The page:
Take a look at Senate Bill 55 and Senate Bill 34, both of which require public schools to allow children who are not enrolled to participate in extracurricular activities.
I understand the impetus and the impulse, but at some point, don’t schools have the right to ask: How much more can we do?
Schools can barely meet the needs of their own students, and now Sen. Chip Rogers and the Georgia Senate want them to open their doors to non students?
These bills would mandate access to all after-school clubs, sports and programs to students outside of the school. (Neither bill speaks to private school students yet, but that is probably soon to come.)
Consider that many after-school activities are financed by parent fund-raising and staffed by the parents themselves. Some after-school clubs depend on teacher volunteers. There is little taxpayer money going into most after-school activities.
How can the Senate mandate that these volunteer parents and teachers accept kids from outside the school community?
It is one thing to allow homeschoolers or students from other schools to come into programs that are underwritten by fees, as long as there’s room. But these bills speak to all extracurriculars, many of which are purely powered by volunteers.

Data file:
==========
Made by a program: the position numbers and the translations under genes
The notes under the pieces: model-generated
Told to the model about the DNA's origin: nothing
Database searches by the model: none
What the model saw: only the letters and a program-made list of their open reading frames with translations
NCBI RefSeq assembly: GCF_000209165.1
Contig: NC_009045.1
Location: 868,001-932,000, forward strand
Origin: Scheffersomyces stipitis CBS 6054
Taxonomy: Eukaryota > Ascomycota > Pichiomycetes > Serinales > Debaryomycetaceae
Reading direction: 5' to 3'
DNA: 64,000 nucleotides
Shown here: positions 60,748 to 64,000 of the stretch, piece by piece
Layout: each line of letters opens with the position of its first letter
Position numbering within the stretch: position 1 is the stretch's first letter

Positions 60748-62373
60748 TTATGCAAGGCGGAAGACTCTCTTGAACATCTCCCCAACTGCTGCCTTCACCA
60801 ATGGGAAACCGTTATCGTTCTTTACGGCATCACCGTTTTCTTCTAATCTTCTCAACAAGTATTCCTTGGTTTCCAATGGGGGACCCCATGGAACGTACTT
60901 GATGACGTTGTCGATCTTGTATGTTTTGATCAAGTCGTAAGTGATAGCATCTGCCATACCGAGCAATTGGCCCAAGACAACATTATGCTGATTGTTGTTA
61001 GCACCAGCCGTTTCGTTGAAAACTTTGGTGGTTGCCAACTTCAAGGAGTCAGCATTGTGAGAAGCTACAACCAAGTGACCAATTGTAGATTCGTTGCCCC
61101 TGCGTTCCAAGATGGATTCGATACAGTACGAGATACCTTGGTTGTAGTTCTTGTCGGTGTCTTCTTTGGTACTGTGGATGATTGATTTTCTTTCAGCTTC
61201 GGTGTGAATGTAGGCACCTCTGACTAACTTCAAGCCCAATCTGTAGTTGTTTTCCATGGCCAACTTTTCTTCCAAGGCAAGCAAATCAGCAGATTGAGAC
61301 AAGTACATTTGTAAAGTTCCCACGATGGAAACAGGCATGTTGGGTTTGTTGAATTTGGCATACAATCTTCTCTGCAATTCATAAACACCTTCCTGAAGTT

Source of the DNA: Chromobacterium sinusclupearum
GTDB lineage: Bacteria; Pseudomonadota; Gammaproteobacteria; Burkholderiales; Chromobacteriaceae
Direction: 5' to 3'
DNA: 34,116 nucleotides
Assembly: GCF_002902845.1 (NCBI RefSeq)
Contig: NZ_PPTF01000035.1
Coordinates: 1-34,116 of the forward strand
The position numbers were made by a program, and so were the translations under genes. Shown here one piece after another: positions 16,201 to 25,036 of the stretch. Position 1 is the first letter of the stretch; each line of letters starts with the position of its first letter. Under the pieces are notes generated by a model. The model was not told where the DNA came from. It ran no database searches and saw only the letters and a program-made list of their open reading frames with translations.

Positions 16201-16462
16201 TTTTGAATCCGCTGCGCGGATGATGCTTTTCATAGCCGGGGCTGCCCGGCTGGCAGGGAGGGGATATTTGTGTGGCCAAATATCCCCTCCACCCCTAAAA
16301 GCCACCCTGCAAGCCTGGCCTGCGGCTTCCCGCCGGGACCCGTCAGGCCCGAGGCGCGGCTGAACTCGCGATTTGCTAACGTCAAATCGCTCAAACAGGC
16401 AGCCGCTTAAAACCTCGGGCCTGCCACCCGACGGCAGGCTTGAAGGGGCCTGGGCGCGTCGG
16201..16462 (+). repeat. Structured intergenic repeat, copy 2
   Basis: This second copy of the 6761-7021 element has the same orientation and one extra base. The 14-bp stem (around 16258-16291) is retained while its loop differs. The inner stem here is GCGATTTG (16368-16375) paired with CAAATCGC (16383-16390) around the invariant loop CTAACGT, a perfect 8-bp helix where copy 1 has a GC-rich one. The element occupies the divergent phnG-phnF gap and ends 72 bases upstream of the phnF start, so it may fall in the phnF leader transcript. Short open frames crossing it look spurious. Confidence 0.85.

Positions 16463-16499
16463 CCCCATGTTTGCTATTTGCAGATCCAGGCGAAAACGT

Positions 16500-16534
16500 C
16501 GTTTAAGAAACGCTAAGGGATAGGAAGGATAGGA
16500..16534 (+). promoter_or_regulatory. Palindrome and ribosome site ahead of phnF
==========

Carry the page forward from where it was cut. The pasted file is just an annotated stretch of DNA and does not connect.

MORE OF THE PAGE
SB 34 states: A public school shall allow any nonenrolled student to participate in any extracurricular activity offered or conducted by such public school outside of regular school hours in the same manner as any student currently enrolled at such public school. ‘Nonenrolled student’ means a student enrolled in a charter school or a virtual school
who resides within the attendance zone of a public school but who is not enrolled in such school.
SB 55 just dropped this afternoon and is not yet posted on the state web site. It also deals with extracurriculars, but addresses homeschoolers rather than students from charters or virtual schools.
Beyond the financial implications, these bills raise safety and logistical concerns. An influx of kids from outside the building into clubs, sports or after-school jazz bands or strings groups requires someone to manage both arrival and departure and the communications. My own twins learn most updates on their club meetings and sports via the school announcements.
I am sure that homeschooling parents will argue that they are paying taxes and thus should be able to treat public school offerings as a buffet line, picking the activities that suit their kids. In some cases, that may be a good idea. For example, there’s a growing trend of homeschooled students attending one or two courses a day at their local schools. I understand and endorse that concept because tax dollars are paying for those courses.
But very little tax money goes into most after-school program. It takes silent auctions, bake sales and wrapping paper sales to support many of them.
Should the Senate be able to mandate that schools open all their extracurricular activities to non students?
–From Maureen Downey, for the AJC Get Schooled blog.